Study Title:

Type 2 diabetes mellitus in children and youth: a new epidemic.

Study Abstract

Type 2 diabetes mellitus (DM) has been described as a new epidemic affecting the American pediatric population. This is coincident with an overall 33% increase in DM prevalence documented during the last decade. In 1992, type 2 DM was a rare occurrence in most pediatric centers. By 1994, it represented up to 16% of new cases in urban areas, and by 1999, the incidence of new type 2 DM diagnoses ranged between 8% and 45%, depending on geographic location. These patients have been observed primarily in African American, Mexican American, Native American, and Asian American children and youth. As in the adult population, type 2 DM in children and youth occurs as a result of insulin resistance coupled with relative beta-cell failure. While there appears to be a host of potential genetic and environmental risk factors for these aberrations, perhaps the most significant risk factor is obesity. Other risk factors include a family history of type 2 DM, puberty, intrauterine exposure to DM, sedentary lifestyle, female gender, and certain ethnicities. To date, few studies have addressed the role of physical activity and nutrition counseling in improving glycemic outcome, the most effective ways to reduce cardiovascular risk, or the most effective treatment regimens for this population. Once type 2 DM is established, the persistence of obesity often interferes with the response to treatment and exacerbates the comorbidities of hypertension, dyslipidemia, atherosclerosis, and polycystic ovarian syndrome (PCOS). Since fewer than 10% of youth with type 2 DM can be treated with diet and exercise alone, pharmacological intervention is generally required to achieve normoglycemic targets. In most surveys, practitioners prescribe insulin or an oral agent, most often metformin. Specific treatment algorithms for pediatric patients with type 2 DM need to be rigorously investigated.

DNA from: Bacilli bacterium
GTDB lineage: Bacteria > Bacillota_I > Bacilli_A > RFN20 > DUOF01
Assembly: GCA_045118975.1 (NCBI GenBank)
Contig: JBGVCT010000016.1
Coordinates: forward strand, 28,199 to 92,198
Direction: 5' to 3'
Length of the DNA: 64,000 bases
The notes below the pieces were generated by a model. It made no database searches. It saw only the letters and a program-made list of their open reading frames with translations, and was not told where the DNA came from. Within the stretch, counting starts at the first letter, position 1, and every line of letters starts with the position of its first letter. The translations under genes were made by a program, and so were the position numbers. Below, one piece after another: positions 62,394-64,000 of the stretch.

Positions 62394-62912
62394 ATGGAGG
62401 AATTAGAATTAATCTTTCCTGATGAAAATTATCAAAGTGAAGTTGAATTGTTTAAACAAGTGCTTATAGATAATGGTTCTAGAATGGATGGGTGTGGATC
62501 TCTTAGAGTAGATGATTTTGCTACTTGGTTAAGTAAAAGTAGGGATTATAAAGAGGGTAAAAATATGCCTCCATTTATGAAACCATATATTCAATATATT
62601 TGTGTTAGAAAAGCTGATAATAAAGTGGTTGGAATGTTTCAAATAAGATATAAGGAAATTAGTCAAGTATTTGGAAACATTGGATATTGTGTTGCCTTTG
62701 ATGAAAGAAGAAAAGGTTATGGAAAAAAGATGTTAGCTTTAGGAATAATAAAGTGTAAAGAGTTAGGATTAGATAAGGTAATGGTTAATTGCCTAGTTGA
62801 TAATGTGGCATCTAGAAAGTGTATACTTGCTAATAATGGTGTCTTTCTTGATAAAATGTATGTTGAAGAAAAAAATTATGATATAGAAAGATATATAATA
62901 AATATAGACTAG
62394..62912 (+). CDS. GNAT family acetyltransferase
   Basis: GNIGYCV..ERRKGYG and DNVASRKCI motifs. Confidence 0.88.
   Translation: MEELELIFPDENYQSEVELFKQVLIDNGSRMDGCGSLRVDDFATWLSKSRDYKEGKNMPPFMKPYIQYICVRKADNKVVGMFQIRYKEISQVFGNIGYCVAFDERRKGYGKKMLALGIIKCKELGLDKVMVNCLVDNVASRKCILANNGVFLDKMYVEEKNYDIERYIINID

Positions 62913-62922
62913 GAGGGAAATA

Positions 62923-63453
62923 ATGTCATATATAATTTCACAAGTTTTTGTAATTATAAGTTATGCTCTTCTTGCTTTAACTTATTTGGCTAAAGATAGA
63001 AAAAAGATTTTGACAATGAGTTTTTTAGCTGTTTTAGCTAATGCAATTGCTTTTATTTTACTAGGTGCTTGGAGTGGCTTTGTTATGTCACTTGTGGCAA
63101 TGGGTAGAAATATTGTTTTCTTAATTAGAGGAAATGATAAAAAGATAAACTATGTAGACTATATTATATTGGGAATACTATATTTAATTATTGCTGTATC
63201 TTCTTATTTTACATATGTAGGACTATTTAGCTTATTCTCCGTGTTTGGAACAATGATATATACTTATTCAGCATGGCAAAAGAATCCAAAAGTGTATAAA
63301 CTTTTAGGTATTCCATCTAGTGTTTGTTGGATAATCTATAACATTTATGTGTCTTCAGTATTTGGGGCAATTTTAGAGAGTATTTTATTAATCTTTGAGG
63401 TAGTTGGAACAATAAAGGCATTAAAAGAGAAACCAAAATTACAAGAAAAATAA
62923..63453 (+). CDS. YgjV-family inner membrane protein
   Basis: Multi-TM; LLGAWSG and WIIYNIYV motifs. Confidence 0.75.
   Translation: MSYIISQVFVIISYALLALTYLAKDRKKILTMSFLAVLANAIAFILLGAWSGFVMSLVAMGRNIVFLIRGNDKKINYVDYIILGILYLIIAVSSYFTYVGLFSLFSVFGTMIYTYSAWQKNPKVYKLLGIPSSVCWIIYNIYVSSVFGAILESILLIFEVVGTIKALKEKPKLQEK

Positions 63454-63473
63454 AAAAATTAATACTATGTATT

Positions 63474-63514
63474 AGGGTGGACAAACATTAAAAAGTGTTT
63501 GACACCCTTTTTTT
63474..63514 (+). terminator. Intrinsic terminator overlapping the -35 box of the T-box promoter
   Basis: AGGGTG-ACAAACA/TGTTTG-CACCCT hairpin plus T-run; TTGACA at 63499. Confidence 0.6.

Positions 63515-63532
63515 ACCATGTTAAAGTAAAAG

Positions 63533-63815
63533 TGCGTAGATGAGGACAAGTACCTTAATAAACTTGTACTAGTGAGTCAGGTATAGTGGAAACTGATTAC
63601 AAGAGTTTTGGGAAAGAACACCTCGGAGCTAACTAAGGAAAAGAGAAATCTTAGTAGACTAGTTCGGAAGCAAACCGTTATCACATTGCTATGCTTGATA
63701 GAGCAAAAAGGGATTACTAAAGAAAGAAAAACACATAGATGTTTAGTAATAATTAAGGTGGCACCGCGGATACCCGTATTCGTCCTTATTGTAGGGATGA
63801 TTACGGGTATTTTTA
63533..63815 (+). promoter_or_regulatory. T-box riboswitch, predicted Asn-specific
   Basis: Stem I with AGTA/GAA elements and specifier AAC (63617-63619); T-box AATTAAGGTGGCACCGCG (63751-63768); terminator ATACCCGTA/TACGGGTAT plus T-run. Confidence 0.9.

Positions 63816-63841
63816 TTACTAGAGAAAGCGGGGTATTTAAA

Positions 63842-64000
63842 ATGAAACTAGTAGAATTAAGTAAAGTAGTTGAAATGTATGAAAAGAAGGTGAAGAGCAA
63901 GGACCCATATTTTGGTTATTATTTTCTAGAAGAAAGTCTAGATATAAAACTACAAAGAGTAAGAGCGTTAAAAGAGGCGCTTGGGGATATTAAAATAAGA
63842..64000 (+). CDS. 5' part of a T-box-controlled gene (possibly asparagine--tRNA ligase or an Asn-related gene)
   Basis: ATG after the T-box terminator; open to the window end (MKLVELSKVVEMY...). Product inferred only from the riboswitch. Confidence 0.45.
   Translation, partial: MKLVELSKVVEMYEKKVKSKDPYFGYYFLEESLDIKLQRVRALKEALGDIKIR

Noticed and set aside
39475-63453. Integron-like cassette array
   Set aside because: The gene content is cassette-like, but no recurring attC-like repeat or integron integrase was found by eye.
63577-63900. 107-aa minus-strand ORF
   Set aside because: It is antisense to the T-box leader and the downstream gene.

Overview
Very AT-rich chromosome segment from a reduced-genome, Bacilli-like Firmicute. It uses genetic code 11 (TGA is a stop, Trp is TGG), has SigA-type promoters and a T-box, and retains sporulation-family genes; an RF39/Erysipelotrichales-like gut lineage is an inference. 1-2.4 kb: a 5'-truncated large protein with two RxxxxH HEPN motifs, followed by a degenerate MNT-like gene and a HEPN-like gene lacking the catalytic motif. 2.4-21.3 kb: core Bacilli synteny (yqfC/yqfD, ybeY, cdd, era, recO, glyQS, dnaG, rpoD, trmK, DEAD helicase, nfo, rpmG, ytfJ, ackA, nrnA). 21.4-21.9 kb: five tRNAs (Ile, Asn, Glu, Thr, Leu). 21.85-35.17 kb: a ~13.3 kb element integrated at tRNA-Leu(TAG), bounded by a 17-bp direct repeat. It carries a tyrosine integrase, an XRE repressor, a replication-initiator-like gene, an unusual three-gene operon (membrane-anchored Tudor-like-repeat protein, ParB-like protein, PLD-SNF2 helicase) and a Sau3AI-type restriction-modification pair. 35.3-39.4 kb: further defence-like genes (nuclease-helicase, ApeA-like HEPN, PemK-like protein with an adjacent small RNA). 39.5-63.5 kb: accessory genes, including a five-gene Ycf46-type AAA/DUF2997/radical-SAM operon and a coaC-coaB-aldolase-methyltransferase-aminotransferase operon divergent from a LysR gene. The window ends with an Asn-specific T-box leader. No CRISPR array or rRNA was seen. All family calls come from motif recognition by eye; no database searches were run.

Study Information

2002 May;15 Suppl 2:737-44. doi: 10.1515/JPEM.2002.15.s2.737. PMID: 12092688.

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